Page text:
Everything You Need To Know About Margaret & Walter Keane, Tim Burton's Latest Obsession

Artist Walter Keane, left, is shown with Dr. Soichi Tominga, director of the National Museum of Western Art in Tokyo with two
Artist Walter Keane, left, is shown with Dr. Soichi Tominga, director of the National Museum of Western Art in Tokyo with two Keane paintings acquired by the museum. At left is "Peace on Earth" by Walter Keane, and at right is "The Three Graces," by Margaret Keane. They will be part of the permanent collection of the museum and hang in the company of Renoir, DeGas, Gauguin and Pissarro. Keanr and Tominga are shown, May 2, 1964. (AP Photo)

Tim Burton's newest film trailer has fans of the macabre master staring into a set of very large, very peculiar, somewhat familiar eyes.

The title of the movie is, fittingly, "Big Eyes." It tells the story of two once married artists, Margaret and Walter Keane, who rose to fame in the 1950s and '60s. Their subject of choice -- doe-eyed children reminiscent of Precious Moments characters gone wrong.

Looking back, the eerie nature of the creatures -- sugary-sweet, yet demonic -- seemed to mirror the Keane's relationship. In short, the two wound up in court fighting over who was the real originator of the Big Eye brand that took the art world by storm. Was it Walter, the public face of the Keane kingdom? Or Margaret, the housewife who claimed her husband couldn't paint a sunset?

Their story is unsettling, equal parts romantic and just plain creepy. And to fully enjoy Burton's biopic, starring Amy Adams and Christoph Waltz, you might want to get to know the quirky Keanes before "Big Eyes" hits theaters this December. Behold, everything you need to know about the couple behind the myth:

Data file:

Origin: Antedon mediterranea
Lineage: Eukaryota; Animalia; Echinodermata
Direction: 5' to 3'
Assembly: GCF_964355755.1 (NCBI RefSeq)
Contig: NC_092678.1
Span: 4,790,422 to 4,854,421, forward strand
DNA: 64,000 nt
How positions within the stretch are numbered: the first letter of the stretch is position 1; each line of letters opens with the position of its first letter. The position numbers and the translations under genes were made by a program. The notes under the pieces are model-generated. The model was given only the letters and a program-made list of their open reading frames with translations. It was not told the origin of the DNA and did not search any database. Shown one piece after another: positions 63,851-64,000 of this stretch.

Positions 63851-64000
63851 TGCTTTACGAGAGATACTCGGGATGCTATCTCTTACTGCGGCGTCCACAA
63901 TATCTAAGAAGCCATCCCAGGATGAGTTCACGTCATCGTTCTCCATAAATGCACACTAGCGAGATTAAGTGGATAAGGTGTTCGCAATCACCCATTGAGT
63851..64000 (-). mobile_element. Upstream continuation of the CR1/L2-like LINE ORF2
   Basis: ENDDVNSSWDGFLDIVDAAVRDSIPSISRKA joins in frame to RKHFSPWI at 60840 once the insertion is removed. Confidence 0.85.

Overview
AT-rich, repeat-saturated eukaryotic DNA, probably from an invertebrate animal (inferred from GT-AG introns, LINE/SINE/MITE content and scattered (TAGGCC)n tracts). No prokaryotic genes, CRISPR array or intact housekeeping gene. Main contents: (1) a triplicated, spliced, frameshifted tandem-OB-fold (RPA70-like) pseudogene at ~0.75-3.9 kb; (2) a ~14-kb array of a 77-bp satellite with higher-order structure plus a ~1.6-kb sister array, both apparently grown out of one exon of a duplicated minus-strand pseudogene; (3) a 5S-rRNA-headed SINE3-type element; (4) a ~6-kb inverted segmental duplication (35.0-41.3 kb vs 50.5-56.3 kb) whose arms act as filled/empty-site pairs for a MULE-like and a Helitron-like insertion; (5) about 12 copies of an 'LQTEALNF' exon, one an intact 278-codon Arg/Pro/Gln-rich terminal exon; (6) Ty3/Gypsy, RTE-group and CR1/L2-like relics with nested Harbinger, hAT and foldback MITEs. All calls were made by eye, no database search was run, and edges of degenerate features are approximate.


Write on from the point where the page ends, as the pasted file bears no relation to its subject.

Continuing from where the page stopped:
Who Are They?

Nebraska-born Walter and Tennessee-born Margaret tied the knot in 1955 in Honolulu, Hawaii, both having been married with children before. He had studied art in Paris in the late 1940s, while she had been drawing since she was a child. One would claim the inspiration for the big-eyed Keane paintings came from his time in Europe after WWII, while the other would go on to say her soul-baring "waifs" (a word everyone seemed to use to describe the ghostly girls) originated in her childhood isolation.

It wasn't until 1957 that the Keanes' work went on display -- outdoors in an art show in Washington Square Park in New York City. The world was then introduced to a gaggle of young women staring at them from behind a frame, their soft lines and dreamy hues bleeding from one canvas to another. Almost inexplicable success followed. The late 1950s and 1960s were good to the anonymous Big Eyed women, and Walter positioned himself as the talent behind the operation. He showcased "his work" in galleries in San Francisco, New York, Chicago, and New Orleans.

How Did They Become Famous?

The paintings were just everywhere. "Walter was to Big Eye art what Howard Johnson is to to mutliflavor ice cream," Jane Howard wrote in 1965. Diane Keaton ogled Keanes in Woody Allen's "Sleeper" in 1973. Saturday Night Live featured Keanes in a contemporary art parody in the 1980s. Stars like Joan Crawford, Jerry Lewis, Kim Novak and Natalie Wood counted themselves as collectors. As does Burton, of course.

And, according to The New York Times, Walter would charge up to $50,000 per painting, earning millions of dollars a year.

Come on. Those eyes, though?